Home sales in Ottawa plummeted 33 per cent in September compared with a year earlier as rising interest rates continued to dampen the market, the Ottawa Real Estate Board says.
OREB members sold 1,080 residential properties last month, down from 1,601 in September 2021.
September’s total is 31 per cent below the five-year average of 1,586 transactions for the month. It was the seventh consecutive month that home sales have fallen year-over-year, with monthly declines averaging 20 per cent over that stretch.
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“September’s lower sales performance reflects continued hesitancy among buyers as they watch interest rates rise and consider the speculation surrounding price trends,” Ottawa Real Estate Board president Penny Torontow said in a statement.
“With rising interest rates, the mortgage stress test has sidelined some potential buyers, while others are likely scrutinizing their budgets for affordability amidst inflation and cost of living increases.”
Key rate at 3.25%
The Bank of Canada raised its key interest rate by three-quarters of a percentage point last month, from 2.5 per cent to 3.25 per cent, in its ongoing bid to rein in soaring inflation. Re/Max is now forecasting the average home price in Ottawa will fall two per cent over the rest of the year as rising mortgage rates make borrowing to buy a house more expensive.
OREB’s recent figures back up that assessment.
The average residential-class property sold for $706,658 in September, down from $707,712 in August and up just 0.5 per cent from a year earlier – in stark contrast to the double-digit price gains seen at the beginning of 2022.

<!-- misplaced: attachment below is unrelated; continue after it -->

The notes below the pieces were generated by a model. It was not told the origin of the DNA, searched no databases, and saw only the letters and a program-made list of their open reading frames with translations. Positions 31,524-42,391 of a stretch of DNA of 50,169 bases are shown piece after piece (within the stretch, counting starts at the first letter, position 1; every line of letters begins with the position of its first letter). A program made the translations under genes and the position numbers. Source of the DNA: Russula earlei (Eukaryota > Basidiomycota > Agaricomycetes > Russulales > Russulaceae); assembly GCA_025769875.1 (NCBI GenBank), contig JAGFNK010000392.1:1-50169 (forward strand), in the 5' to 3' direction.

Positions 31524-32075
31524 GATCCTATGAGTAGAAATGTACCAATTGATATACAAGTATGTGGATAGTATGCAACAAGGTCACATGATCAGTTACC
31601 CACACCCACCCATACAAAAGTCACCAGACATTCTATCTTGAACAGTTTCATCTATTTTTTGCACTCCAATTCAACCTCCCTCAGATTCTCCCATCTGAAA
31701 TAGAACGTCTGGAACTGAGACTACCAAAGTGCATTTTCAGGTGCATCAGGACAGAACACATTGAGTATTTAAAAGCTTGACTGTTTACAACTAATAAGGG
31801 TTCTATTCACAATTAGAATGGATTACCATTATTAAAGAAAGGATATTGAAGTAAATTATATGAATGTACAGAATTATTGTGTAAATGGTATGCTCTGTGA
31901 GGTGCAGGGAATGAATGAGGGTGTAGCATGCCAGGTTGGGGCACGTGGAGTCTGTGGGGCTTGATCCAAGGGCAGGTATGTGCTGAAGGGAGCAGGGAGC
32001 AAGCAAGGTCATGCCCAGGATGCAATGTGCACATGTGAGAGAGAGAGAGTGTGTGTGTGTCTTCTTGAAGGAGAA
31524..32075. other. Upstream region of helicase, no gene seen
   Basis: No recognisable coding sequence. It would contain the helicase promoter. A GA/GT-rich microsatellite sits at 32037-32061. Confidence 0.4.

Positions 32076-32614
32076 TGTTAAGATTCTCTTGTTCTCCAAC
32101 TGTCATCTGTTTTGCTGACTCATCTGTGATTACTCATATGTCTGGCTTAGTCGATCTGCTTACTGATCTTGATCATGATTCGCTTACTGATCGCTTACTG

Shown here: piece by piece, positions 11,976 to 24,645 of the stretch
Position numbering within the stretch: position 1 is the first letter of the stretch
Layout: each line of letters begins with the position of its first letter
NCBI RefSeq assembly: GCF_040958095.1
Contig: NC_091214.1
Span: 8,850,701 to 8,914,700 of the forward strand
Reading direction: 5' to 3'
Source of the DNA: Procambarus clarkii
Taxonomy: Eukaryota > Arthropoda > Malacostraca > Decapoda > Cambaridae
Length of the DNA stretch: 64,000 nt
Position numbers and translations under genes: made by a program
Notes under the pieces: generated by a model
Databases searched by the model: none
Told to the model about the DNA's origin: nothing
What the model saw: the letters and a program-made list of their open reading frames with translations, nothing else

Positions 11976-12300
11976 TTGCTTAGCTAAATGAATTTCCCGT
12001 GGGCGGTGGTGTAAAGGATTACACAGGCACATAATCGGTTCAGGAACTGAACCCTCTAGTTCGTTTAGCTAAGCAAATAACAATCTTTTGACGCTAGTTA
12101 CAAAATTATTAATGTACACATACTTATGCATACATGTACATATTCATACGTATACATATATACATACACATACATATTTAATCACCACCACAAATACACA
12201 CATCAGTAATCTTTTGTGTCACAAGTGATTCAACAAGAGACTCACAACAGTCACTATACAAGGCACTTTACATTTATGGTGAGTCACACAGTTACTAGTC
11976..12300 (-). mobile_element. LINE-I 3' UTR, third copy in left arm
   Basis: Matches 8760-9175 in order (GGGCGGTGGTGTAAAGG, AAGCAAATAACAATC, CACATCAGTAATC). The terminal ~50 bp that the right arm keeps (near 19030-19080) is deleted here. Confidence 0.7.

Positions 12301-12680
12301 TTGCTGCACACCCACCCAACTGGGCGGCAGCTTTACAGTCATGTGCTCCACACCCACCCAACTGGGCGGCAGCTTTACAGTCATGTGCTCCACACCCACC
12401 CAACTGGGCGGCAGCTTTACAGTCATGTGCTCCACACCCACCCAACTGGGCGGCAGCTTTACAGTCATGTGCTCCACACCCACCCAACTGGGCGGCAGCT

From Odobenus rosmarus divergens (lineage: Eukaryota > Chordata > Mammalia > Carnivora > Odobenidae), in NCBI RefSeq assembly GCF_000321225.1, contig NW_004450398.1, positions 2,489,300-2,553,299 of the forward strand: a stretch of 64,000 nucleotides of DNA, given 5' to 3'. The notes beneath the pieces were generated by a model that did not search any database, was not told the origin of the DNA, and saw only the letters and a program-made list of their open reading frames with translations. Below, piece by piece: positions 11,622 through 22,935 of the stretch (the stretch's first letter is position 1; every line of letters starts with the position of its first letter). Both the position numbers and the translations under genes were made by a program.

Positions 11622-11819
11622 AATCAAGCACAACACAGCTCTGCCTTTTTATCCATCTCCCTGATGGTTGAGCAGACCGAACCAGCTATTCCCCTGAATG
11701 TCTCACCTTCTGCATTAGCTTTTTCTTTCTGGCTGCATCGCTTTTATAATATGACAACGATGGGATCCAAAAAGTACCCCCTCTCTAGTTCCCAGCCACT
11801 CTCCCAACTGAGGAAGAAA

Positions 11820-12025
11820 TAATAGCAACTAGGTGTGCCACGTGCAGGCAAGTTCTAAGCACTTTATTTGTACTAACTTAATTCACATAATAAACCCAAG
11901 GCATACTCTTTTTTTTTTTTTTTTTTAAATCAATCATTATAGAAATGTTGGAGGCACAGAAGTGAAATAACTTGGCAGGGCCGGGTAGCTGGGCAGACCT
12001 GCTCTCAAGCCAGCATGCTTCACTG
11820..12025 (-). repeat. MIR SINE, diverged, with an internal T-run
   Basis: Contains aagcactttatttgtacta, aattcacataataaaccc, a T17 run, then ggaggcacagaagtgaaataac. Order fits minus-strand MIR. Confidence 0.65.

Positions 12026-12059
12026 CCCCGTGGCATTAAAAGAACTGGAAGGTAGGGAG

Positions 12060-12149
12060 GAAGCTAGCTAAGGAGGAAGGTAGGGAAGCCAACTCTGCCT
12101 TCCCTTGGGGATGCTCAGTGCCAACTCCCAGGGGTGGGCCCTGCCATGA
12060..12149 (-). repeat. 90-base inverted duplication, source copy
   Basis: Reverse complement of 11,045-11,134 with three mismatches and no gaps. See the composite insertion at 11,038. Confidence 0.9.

The average sale price of a condominium was $450,987 last month, up six per cent from September 2021 and an increase of nearly seven per cent from August’s average price of $421,966.
Year-to-date, residential sale prices are averaging $788,535, while condos are selling for an average of $457,189. Both prices are up nine per cent compared with the first nine months of 2021.
“Prices are stabilizing with slight month-to-month movement, whereas year over year we are seeing the slow and steady increases that the Ottawa resale market is known for,” Torontow said.
Meanwhile, Ottawa’s housing inventory continues to grow as the market cools off.
OREB said there is now about a three-month supply of residential-class housing, up from 1.2 months a year ago. The inventory of condos for sale has also jumped, from 1.6 months of supply in 2021 to 2.7 months today.
There were 2,371 new listings last month, an increase of five per cent from 2021.
“This trend continues to bring the resale market into more balance, which generally means more time for buyers and sellers to weigh their options and to adjust according to their needs,” Torontow said.